In a school year that posed challenges like no other, was it even possible to single out a Teacher of the Year?
Should the award go to Amanda Palmer, a teacher at Hunter’s Green Elementary School who made her Zoom meetings “full-out singing sessions” so students would remember their math concepts?
How about MacFarlane Park Elementary’s Katie Stallings? She sent her students cardboard cutouts in her likeness “so they could take me on adventures and write letters of all the things Flat Mrs. Stallings did with them.”
Judges in Hillsborough and Pinellas counties had to choose among hundreds whose dedication and ingenuity were strained to new limits when the coronavirus pandemic closed the schools for three months, then reopened them with severe restrictions.
Pinellas found its 2021 Teacher of the Year in Sarah Painter, 41, a fifth-grade teacher at Eisenhower Elementary in Clearwater.
“I want my students to set high goals for themselves, to be self motivated,” the 18-year teacher said in a video interview. She said she is motivated by “the legacy I’m leaving behind for my children, my students and the families that I work with. It’s motivating to know that I’m changing lives.”
In Hillsborough, the honor went to Laura Meehan, 31, a music specialist at Caminiti Exceptional Center, which serves some of the district’s most severely challenged students.
In the early days of the spring shutdown, Meehan told contest judges in her essay, “I’ll admit, I panicked.”
She created a website, interactive videos and online worksheets. She hosted a virtual prom from her living room. “We had balloons, decorations, a killer play list, special guests and more,” she wrote.
Meehan and Painter received the coveted awards at virtual events that happened simultaneously, replacing the gala celebrations that happened faithfully in non-pandemic years.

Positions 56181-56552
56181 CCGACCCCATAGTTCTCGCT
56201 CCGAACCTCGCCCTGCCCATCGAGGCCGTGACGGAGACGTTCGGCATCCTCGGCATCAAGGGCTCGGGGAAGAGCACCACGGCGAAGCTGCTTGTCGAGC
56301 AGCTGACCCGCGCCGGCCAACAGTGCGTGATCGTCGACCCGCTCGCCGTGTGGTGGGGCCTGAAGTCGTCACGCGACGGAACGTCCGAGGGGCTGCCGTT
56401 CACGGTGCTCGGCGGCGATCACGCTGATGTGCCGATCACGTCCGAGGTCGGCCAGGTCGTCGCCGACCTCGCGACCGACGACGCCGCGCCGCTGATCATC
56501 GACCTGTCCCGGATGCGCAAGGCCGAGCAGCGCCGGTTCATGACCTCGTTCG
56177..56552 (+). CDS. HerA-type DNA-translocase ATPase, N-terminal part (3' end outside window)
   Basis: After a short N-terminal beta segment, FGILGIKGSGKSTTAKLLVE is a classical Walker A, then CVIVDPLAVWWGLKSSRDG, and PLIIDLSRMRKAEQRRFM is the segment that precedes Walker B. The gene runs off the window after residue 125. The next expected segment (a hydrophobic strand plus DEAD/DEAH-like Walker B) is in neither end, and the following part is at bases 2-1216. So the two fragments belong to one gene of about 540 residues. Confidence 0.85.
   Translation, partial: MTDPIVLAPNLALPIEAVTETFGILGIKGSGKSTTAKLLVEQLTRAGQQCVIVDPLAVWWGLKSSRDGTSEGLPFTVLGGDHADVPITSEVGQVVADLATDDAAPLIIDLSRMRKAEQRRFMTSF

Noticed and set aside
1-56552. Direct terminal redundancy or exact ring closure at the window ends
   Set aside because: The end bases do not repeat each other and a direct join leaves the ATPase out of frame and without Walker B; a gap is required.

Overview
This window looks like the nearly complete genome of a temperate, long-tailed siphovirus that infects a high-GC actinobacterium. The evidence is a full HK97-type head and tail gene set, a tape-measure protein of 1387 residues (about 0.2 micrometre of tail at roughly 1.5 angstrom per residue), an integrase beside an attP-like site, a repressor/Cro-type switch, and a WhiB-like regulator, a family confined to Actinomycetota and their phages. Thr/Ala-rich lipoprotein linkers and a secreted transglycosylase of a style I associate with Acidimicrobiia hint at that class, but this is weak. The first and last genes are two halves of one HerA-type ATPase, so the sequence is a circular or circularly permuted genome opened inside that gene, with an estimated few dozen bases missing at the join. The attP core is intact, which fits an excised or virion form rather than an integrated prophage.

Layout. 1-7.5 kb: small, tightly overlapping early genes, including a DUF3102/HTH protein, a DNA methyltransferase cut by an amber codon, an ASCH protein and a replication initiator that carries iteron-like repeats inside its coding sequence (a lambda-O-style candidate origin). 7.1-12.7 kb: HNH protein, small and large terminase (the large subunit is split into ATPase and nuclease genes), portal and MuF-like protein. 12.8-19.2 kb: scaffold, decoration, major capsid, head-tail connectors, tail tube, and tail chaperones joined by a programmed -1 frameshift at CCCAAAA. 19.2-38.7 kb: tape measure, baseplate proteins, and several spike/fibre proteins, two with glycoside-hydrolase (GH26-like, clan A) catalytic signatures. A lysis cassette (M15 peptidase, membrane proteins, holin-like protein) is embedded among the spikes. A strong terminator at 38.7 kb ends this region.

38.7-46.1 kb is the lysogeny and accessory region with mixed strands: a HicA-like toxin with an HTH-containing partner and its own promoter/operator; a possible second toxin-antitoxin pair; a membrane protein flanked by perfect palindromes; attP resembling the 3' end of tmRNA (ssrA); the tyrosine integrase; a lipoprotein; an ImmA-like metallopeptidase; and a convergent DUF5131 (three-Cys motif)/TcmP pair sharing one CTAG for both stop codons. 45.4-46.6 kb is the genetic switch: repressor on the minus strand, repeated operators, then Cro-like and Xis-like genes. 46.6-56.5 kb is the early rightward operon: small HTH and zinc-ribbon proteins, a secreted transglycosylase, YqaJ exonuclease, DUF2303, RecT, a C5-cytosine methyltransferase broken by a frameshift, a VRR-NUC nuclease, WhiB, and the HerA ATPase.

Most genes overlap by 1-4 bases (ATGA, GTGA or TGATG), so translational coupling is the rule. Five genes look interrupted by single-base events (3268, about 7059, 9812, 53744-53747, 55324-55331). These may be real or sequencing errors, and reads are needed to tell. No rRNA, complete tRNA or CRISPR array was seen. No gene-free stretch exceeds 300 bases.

Hillsborough based its event at Blake High School, with various rooms on Zoom so the finalists’ supporters could mingle virtually.
In Pinellas, the 10 finalists watched with their families and friends in scattered locations, some at their schools and others in their homes.
Superintendent Mike Grego, knowing the winner in advance, was based at Eisenhower, using banners to keep the location a secret. After the big reveal, he was able to burst into the school’s all-purpose room as Painter cried out, “I won!” Then, “I won! Yes I did!”
In Hillsborough, Meehan told the audience that “every teacher deserves to be Teacher of the Year this year — this year of all years.”
Hillsborough also named its Ida S. Baker diversity educator of the year: Chardae Duffy, the media specialist at Woodson K-8 School in north Tampa. And Michael Helton, the student nutrition manager at Dawson Elementary, was named support employee of the year.
Among her accomplishments Duffy, 32, developed “Boys, Books and Barbers,” a community-based outreach effort that has more than 15 barbershops engaging their young clients with culturally relevant texts when they come in for haircuts.
Duffy said she also took a hard look at her school’s library collection when she arrived, working to remove books that promoted stereotypes and replacing them with materials that better reflected the diversity of her student body.
Helton, 51, takes pains to staff his kitchen with workers who enjoy children. He supervises breakfast in the school’s outdoor courtyard, with music playing. His location was among the busiest when the schools were de facto food banks for their communities, handing out a week’s worth of breakfast and lunch staples at a time.
One day, they prepared 700 packages, then another 265 when surrounding schools ran out.
Recalling those months on Thursday, he said, “we fed thousands of families.”